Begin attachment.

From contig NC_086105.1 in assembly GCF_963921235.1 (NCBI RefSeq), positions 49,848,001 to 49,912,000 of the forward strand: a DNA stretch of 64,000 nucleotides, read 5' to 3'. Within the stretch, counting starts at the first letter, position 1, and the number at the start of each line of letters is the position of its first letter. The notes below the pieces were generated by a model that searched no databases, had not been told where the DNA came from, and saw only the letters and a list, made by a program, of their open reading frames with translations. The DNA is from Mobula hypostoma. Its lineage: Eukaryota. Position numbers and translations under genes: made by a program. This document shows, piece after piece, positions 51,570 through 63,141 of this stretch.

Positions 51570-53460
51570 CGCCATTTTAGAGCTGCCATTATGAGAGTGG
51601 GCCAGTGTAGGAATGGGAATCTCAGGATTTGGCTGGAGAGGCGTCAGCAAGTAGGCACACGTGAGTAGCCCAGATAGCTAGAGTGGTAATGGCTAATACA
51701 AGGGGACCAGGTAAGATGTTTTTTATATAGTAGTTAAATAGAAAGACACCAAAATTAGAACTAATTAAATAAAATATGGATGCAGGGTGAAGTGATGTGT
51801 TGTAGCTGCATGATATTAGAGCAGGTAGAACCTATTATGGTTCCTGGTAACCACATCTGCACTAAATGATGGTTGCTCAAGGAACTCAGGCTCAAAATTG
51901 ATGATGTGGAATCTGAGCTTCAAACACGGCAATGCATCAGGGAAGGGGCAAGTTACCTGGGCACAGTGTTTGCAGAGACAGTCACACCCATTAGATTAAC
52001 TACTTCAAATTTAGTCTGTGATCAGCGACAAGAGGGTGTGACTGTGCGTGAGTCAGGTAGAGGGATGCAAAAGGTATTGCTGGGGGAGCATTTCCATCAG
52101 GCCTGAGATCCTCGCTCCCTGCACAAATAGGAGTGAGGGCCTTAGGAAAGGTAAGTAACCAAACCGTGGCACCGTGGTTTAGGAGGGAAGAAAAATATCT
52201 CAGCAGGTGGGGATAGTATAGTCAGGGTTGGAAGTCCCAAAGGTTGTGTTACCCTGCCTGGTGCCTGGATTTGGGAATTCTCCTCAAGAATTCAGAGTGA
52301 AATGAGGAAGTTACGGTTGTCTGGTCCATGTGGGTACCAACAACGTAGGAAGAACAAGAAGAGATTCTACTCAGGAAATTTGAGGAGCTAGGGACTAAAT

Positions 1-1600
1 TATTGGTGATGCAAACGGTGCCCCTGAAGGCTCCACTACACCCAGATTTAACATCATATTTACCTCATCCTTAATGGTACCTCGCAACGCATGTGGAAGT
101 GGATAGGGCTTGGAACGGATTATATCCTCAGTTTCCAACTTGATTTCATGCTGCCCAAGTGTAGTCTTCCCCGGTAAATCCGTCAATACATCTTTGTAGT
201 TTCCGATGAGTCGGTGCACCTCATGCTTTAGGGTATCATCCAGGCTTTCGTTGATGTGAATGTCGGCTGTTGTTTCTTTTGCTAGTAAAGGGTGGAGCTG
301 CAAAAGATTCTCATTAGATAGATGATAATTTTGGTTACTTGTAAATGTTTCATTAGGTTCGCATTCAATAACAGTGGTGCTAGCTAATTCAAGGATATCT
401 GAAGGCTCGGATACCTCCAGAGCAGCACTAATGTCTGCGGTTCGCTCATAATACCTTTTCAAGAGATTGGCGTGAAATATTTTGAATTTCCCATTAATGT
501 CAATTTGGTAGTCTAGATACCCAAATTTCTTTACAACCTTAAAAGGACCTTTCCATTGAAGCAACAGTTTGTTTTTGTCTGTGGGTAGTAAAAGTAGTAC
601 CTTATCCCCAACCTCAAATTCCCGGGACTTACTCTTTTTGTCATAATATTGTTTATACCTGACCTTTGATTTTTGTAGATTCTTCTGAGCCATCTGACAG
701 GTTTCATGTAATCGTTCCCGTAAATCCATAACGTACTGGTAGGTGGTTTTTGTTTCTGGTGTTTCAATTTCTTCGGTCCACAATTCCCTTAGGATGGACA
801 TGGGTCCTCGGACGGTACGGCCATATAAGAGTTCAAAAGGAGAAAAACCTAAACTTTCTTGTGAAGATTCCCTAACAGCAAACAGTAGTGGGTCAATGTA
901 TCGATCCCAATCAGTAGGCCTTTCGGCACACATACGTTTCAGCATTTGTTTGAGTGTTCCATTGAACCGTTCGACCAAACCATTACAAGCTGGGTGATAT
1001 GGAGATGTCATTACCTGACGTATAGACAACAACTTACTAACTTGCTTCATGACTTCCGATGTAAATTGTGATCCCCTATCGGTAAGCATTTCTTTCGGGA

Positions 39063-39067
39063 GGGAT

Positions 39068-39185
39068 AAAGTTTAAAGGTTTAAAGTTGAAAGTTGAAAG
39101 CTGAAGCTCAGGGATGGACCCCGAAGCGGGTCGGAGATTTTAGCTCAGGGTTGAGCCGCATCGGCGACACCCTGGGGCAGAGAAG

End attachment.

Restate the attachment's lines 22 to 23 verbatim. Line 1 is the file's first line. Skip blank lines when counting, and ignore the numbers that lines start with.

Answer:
901 TCGATCCCAATCAGTAGGCCTTTCGGCACACATACGTTTCAGCATTTGTTTGAGTGTTCCATTGAACCGTTCGACCAAACCATTACAAGCTGGGTGATAT
1001 GGAGATGTCATTACCTGACGTATAGACAACAACTTACTAACTTGCTTCATGACTTCCGATGTAAATTGTGATCCCCTATCGGTAAGCATTTCTTTCGGGA